Whatever the season, it’s always a good time to visit New Zealand as there’s so much to see and do year-round.
Seasons in New Zealand
Whether you’re looking for outdoor adventure, family fun, rest and relaxation, food and wine, cultural experiences or a bit of everything, New Zealand has something to suit, no matter when you visit.
New Zealand’s busy ‘high season' is summer, while the quieter ‘shoulder seasons’ are spring and autumn. Winter in New Zealand can be busy or quiet depending on where you go – ski areas like Queenstown and Wanaka in the South Island and the Central Plateau in the North Island are always buzzing in the depths of winter, whereas coastal areas and big cities like Auckland and Wellington are less crowded. Travelling in the shoulder seasons can be a good idea as you’ll often find more availability and better rates on accommodation and activities.
This is the most popular time to visit New Zealand for sunny beach days, adventures on the water, beautiful bush walks and mountain hiking. Visitor numbers are high and summer holidays mean more Kiwis are travelling around New Zealand too, making the most of the sunshine and Christmas break.
If you would like sunshine but fewer crowds, then autumn is a fantastic time to visit New Zealand. The days are still quite warm early in the season (that means beach swims through March and well into April in some parts of the country)with cooler evenings, and there is beautiful scenery as the autumn colours spread through the countryside. Bush walks and hiking are great options now as the days are not as hot.
Winter in New Zealand is the best time to visit if you’reinto snow sports. Queenstown and Wanaka in the South Island and the Central Plateau in the North Island are the most popular spots for skiing and snowboarding. While many ski fields open in June, the highest snowfall is usually throughout July and August. If you’replanning on driving in areas of New Zealand that are prone to snow, you’ll need to carry chains and take extra care on the roads.
Spring in New Zealand is when the weather starts to warm up, although there is a high chance of rainfall around this time of year. It’s the perfect time to enjoy outdoor activities such as hiking, and there is often spring skiing available at some ski fields too.You’ll find New Zealand’s countryside full ofbouncing lambs and spring blossoms, so it makes for great photos! Warm days and cool nights are common.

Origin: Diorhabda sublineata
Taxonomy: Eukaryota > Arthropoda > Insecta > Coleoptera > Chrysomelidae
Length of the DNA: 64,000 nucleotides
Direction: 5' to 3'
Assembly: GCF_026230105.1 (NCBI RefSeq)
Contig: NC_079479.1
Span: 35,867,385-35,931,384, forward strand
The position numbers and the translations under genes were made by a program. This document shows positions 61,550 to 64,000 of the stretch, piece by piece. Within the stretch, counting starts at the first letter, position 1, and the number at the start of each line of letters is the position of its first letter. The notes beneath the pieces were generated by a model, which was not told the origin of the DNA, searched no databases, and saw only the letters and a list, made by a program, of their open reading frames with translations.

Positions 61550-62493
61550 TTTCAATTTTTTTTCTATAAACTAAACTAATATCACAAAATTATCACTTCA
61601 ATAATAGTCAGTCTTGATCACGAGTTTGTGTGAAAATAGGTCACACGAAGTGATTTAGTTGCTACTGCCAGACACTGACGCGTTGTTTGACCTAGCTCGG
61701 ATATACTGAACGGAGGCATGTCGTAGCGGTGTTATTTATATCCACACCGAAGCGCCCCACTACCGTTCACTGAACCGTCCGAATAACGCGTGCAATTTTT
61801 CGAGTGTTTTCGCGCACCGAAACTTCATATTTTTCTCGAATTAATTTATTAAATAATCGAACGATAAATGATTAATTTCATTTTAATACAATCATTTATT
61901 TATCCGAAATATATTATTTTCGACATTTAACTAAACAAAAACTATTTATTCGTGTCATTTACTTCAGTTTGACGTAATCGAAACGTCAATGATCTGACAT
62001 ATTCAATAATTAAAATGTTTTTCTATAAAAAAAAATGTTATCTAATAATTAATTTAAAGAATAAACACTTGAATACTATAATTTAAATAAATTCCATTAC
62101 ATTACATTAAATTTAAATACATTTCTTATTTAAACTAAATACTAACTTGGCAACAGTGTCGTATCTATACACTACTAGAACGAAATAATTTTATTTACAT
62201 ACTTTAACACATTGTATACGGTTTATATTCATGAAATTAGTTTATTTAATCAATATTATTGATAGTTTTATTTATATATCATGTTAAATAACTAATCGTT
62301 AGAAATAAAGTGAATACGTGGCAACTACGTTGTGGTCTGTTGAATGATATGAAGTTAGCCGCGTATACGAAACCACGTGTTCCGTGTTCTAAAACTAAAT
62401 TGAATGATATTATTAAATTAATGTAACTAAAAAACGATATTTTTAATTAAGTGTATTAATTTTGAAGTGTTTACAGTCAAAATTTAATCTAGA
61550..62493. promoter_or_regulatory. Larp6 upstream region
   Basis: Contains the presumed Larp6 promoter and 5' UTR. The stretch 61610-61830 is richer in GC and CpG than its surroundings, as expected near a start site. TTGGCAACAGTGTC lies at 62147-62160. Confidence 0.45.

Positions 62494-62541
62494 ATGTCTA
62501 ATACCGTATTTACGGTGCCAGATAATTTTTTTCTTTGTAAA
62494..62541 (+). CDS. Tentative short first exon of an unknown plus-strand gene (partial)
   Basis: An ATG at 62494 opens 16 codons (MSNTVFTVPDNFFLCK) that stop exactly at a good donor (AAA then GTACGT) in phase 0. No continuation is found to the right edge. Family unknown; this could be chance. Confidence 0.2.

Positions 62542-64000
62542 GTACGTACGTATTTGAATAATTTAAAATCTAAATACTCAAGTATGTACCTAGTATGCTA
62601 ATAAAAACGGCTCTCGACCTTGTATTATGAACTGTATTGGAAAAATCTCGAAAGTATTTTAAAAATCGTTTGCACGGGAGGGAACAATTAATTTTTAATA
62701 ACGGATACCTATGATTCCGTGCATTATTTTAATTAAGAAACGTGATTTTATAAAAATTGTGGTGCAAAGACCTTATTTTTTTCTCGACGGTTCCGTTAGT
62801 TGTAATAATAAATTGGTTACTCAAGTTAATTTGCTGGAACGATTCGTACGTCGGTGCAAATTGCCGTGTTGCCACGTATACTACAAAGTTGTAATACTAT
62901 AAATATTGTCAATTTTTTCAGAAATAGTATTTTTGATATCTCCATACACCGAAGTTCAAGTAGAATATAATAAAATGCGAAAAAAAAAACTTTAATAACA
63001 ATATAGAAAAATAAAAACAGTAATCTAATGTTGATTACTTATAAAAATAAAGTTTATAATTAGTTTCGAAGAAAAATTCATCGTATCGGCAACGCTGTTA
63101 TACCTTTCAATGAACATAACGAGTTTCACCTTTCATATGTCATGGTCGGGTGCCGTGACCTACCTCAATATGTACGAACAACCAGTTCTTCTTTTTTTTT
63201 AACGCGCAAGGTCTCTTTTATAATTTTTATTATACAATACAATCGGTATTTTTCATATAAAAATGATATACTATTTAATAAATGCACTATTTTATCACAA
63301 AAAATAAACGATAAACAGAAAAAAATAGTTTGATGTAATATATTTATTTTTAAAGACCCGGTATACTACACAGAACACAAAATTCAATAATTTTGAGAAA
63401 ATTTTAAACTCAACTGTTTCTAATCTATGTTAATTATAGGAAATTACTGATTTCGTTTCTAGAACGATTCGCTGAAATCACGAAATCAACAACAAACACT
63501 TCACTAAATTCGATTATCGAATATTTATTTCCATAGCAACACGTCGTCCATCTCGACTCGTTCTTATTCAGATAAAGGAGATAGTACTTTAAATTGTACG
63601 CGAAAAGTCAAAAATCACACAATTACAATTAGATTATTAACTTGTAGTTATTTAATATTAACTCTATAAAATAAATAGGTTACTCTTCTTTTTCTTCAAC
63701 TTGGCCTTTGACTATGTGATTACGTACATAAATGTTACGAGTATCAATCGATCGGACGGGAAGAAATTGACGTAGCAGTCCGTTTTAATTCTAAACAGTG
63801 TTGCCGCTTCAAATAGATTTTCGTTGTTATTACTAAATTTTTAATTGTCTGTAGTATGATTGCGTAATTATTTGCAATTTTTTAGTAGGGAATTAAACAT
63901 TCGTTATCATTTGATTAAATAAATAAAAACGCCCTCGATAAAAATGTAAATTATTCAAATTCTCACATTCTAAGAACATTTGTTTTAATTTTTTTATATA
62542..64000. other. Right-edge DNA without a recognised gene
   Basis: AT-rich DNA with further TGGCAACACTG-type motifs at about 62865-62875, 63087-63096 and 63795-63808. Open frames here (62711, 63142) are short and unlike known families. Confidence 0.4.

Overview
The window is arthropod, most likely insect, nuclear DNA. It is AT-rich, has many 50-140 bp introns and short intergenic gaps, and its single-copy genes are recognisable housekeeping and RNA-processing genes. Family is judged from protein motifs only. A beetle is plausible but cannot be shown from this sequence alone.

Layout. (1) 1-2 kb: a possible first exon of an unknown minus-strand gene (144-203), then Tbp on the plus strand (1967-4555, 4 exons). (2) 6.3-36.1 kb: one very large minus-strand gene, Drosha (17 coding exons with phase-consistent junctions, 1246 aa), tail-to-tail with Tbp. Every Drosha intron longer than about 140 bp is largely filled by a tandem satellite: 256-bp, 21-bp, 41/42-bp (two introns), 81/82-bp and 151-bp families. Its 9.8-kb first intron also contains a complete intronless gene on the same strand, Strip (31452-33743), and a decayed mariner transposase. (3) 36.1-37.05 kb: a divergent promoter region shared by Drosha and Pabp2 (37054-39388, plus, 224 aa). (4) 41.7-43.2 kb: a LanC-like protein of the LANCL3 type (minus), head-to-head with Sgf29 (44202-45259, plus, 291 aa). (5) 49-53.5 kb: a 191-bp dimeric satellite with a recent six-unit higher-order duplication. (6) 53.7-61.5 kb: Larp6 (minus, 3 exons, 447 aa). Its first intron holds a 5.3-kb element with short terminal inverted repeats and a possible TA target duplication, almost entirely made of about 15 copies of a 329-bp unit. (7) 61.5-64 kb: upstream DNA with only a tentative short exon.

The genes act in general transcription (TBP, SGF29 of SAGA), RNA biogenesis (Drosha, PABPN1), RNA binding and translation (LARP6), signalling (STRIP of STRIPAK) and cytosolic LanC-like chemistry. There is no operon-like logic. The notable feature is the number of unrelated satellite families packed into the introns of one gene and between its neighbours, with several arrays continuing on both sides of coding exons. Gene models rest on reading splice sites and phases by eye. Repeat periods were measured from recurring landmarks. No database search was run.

Temperatures in New Zealand are generally mild, but the weather can vary a lot around the country and might change quickly as we are a relatively narrow island nation.Locals like to joke that you can experience four seasons in one day! It pays to be prepared for what you might encounter on your travels.
New Zealand’s climate is diverse – the north of the North Island can have warm subtropical weather in summer, while inland alpine areas of the South Island can have heavy snow and temperatures as low as -10°C (14°F) in winter.
The hottest months in New Zealand are January and February, and the coldest month of the year is July. The average temperature in New Zealand decreases as you travel south.
Rain, snow and sun
New Zealand is lush and green for a reason! Our average rainfall is high and spread evenly throughout the year. Whatever time of year you are visiting, pack a raincoat as you never know when you might get showers.
Snow typically falls during the months of June through to October, though cold snaps can occur outside of this. Most snow in New Zealand falls in the mountainous areas, like the Central Plateau in the North Island, and the Southern Alps in the South Island. It also falls heavily in inland Canterbury and Otago in the South Island. It very rarely snows in the coastal areas of the North Island, although they experience some heavy overnight frosts in winter.
The sunniest places in New Zealand (recorded hours of sunshine) are the Bay of Plenty, Hawke's Bay and Nelson/Marlborough. As New Zealand observes Daylight Saving, daylight can last up until 9.30pm during summer months.
The sun in New Zealand is much stronger than elsewhere and in warmer months you can get burnt quickly without sunscreen or other sun protection. This is because we have relatively little air pollution compared with many other countries, and less ozone, which makes the UV rays in our sunlight very strong.
Take particular care from September to April, especially between 10am and 4pm, even on cloudy days. Be 'SunSmart' by using these three simple steps when you go outdoors:
Stay in the shade whenever possible.
Wear a shirt, hat and sunglasses.
Use SPF 30+ sunscreen. Reapply every two hours and after swimming.